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Russian forces have almost completely left the region around Ukraine's capital and are now turning to the east, as evidence of atrocities committed by Russian troops mounts. The U.S. announced more economic punishment in response as European leaders considered additional sanctions on Russian energy. Nick Schifrin reports from Brussels, where Secretary of State Antony Blinken is meeting with NATO.
Russian military forces have almost completely left the region surrounding Ukraine's capital, Kyiv, according to American officials. They are now turning toward Ukraine's east and a new and brutal fight to come.
Meantime, evidence of possible atrocities committed by Russian forces mounts throughout newly freed areas of Northern Ukraine. In Brussels, European Union leaders met to consider a ban on Russian coal, while Secretary of State Antony Blinken met with alliance leaders at NATO.
Our Nick Schifrin travel to Brussels with Blinken. And he begins our coverage of the war.
And a warning:
Some images in this report are disturbing.
The apocalyptic aftermath of Bucha remains an unaltered hellscape. Residents, survivors walk past entire city blocks that no longer exist, clutching water that a month of horror made precious.
Today was the first time in four weeks 57-year-old Vladym Zaborylo and his wife left their basement shelter. They passed discarded Russian uniforms, Russian ammunition and Ukrainian soldiers who helped save them.
Vladym Zaborylo, Bucha Resident (through translator):
Honestly, it's the first time I have seen something like this. I served in the army, but something like this? I have never witnessed it. I just can't understand. Why do they need to kill civilians? I don't get it.
Those who died in Bucha are still being buried.
Serhii Lahovskyi and another Bucha resident lost their closest friend, Igor. And, in war, friends try to provide the dead some dignity. They bury Igor in a dirty carpet in a hastily dug hole on the side of the road. But they gave him a final resting place, even if friends and parents will never understand.
Serhii Lahovskyi, Bucha Resident (through translator):
His father came and asked for his son was. He went to his mother's to bring some food and disappeared. What for? Why have these beasts shot him?
Ukrainian President Volodymyr Zelenskyy said Russia should bear proportionate punishment.
Volodymyr Zelenskyy, Ukrainian President (through translator):
After what the world saw in Bucha, sanctions against Russia must be commensurate with the gravity of the occupiers' war crimes.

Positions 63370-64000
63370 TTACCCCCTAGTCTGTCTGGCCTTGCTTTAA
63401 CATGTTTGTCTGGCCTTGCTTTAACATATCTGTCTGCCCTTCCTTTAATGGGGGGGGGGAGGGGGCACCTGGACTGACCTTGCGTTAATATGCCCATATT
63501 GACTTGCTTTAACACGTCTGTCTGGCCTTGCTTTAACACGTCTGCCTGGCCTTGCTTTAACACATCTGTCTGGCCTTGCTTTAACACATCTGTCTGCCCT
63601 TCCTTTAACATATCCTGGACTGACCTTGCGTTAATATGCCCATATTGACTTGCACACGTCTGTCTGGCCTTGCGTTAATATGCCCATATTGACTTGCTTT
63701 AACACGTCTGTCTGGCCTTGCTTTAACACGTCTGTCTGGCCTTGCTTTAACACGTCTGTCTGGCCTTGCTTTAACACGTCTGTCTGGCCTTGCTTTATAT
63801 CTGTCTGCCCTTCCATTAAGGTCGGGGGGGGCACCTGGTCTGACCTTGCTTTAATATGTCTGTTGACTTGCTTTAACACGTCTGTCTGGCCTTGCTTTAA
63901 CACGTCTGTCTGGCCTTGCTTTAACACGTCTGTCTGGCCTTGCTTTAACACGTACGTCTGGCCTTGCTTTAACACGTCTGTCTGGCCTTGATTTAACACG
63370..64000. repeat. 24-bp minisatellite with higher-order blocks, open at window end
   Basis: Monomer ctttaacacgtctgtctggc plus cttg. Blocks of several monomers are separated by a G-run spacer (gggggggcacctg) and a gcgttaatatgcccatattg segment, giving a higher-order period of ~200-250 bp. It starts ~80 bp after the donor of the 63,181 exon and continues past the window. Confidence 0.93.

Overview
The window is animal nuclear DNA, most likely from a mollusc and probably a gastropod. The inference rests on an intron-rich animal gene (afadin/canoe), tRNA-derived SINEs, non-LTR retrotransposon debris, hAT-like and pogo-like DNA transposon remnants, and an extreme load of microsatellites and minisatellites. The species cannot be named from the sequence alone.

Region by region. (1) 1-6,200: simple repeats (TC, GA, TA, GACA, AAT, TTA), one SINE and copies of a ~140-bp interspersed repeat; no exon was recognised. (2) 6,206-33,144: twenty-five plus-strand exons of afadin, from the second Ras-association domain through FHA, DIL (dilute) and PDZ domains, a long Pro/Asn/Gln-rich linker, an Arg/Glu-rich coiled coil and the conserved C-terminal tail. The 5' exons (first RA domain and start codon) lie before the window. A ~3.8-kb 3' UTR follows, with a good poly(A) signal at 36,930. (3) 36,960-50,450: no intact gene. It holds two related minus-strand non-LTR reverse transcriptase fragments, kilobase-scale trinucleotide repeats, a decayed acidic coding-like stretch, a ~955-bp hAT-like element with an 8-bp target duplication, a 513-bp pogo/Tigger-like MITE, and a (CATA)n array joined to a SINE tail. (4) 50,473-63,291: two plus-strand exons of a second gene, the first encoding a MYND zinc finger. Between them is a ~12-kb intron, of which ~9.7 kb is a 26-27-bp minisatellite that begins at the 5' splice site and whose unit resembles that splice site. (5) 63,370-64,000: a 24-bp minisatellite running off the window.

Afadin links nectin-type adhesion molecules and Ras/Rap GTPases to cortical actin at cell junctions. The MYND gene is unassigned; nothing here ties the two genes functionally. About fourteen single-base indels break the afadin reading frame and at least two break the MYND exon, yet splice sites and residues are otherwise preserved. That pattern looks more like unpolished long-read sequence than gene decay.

Authoritarian states cannot be allowed to trample on the rights of democratic countries.
In Brussels today, Secretary of State Antony Blinken met with Australian and European counterparts.
Antony Blinken, U.S. Secretary of State: It's really good to be back, except I feel like we have never left.
For a two-day meeting at NATO headquarters, as the U.S. announced more economic punishment on Russia, a ban on all new investment in Russia, additional sanctions on Russia's largest private bank, SberBank, blocking any transaction with U.S. institutions, a restriction Russian debt payments, and sanctions on President Putin's eldest two daughters, as well as Foreign Minister Sergey Lavrov's wife and daughter.
At the European Parliament today, leaders discussed blocking Russian coal imports, the first time they have targeted Russia's energy sector.
E.U. Commission President Ursula von der Leyen predicted more energy sanctions would follow.
Ursula von der Leyen, President, European Commission:
Now we have to look into oil. And we will have to look into the revenues that Russia gets from the fossil fuels.
But E.U. leaders have been divided over an embargo on Russian oil and gas. Germany is resisting immediate moves. Eastern flank allies such as Lithuania and Poland have already announced they will stop importing Russian natural gas.
Tomasz Szatkowski, Polish Ambassador to NATO: We cannot continue feeding the Russian war machine, regardless of the E.U. decisions. We are going to phase out Russian oil very soon too, Russian coal immediately. And we are ready to phase out Russian gas by the end of the year.
We spoke to Polish Ambassador to NATO Tomasz Szatkowski today in Brussels.
We're also calling on our partners, on our allies to do the same. And, I mean, unity is absolutely key when it comes to NATO strength, but unity should not be going down to the lowest common denominator.
That lowest common denominator met NATO members decided not to send arms to Ukraine as an alliance and instead sent arms as individual countries. The argument was, NATO didn't want to antagonize Russia.
Szatkowski says that fear was overblown.
E.U. is financing hundreds of millions of — worth of military assistance to Ukraine, and nobody is retaliating with nuclear weapons. So, I mean, I think the risks are overstated.
Today, a senior defense official said Russian units had completed their withdrawal from around Kyiv. Western officials tell "PBS NewsHour" they expect Russians to redeploy to the east and will be ready to launch a large offensive within two weeks.